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Town Bans Non-residents from Speaking at City Hall

March 19, 1992

MADEIRA BEACH, Fla. (AP) _ Residency status is required in this small Gulf Coast town to speak at its public meetings.

The city commission voted 3-2 Wednesday against guaranteeing the First Amendment’s right of free speech. The panel restricted such guarantees to residents only, at least at city hall.

″If we don’t allow people their constitutional right to speak - resident or not - that’s a fascist statement,″ said dissenting Commissioner Tom DeCesare.

The question of whether constitutional rights should be guaranteed for everyone who attends Madeira Beach city commission meetings began last month at a hearing on the citywide prohibition of commercial air boats.

The only one in this St. Petersburg-area city of 4,225 is operated by Gulf Coast Air Boat tours.

Two company employees were denied a chance to speak because they did not live in Madeira Beach and, therefore, could not be directly affected by the air boat’s noise, commissioners said.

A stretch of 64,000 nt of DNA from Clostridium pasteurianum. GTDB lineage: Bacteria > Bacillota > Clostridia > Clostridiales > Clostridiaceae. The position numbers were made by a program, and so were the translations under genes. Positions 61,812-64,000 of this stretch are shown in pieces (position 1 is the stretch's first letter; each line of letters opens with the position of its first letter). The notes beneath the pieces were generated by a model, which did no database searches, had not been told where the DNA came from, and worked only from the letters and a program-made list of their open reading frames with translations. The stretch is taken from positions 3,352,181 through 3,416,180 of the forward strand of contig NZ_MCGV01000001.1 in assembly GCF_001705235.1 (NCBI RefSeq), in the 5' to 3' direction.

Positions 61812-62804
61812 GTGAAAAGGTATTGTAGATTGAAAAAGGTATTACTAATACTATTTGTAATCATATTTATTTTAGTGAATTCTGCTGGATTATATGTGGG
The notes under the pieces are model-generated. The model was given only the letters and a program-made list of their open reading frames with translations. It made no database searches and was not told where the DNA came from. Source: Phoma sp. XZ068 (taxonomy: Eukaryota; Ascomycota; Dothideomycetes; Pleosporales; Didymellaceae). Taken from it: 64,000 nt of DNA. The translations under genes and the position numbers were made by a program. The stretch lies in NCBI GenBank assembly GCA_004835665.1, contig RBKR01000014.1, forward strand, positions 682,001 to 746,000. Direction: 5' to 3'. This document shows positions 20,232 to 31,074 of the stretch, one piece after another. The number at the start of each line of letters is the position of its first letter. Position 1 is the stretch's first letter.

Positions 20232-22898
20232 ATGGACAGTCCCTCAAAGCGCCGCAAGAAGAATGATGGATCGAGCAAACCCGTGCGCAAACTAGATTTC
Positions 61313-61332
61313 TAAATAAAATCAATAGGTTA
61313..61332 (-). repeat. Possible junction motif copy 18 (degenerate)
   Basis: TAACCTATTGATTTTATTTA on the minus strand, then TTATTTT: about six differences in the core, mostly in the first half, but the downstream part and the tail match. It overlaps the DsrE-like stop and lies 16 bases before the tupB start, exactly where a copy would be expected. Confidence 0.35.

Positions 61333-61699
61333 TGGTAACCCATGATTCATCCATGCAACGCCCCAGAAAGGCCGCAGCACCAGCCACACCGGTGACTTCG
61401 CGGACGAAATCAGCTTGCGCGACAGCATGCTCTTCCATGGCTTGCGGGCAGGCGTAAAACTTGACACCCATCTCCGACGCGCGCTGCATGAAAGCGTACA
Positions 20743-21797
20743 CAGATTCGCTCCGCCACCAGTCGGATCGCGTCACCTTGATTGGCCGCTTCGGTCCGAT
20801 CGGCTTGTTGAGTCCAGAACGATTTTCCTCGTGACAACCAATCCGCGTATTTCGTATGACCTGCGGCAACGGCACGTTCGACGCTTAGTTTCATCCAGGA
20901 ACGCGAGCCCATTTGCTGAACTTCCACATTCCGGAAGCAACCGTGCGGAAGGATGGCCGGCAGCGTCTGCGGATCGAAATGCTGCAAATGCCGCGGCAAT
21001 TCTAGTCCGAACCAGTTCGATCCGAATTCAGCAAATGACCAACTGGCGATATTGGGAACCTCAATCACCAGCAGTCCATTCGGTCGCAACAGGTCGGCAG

One of those prohibited from talking at last month’s meeting was the air boat’s mechanic, Alex Pemberton, who wanted to tell the commission that ways existed to operate the air boat more quietly.

The airboat ″is my only source of income - they’re cutting my throat and taking food out of my mouth when they shut it down,″ Pemberton said afterward. ″I’m definitely affected. This is such a travesty. It’s a farce.″

Commissioner Dewey Leigh submitted the resolution to uphold the Constitution, saying the commission erred in stopping the men from speaking.

Leigh sought the opinion of City Attorney James Yacavone III, who said the commission ″may not restrict public participation at commission meetings to residents of the city.″

Despite that advice, Mayor Marvin Frederich, Vice Mayor Marvin Merrill and Commissioner Paul O’Connor decided that cities should have the right to limit public speech at town meetings to residents only.

″We did the right thing,″ said Merrill.

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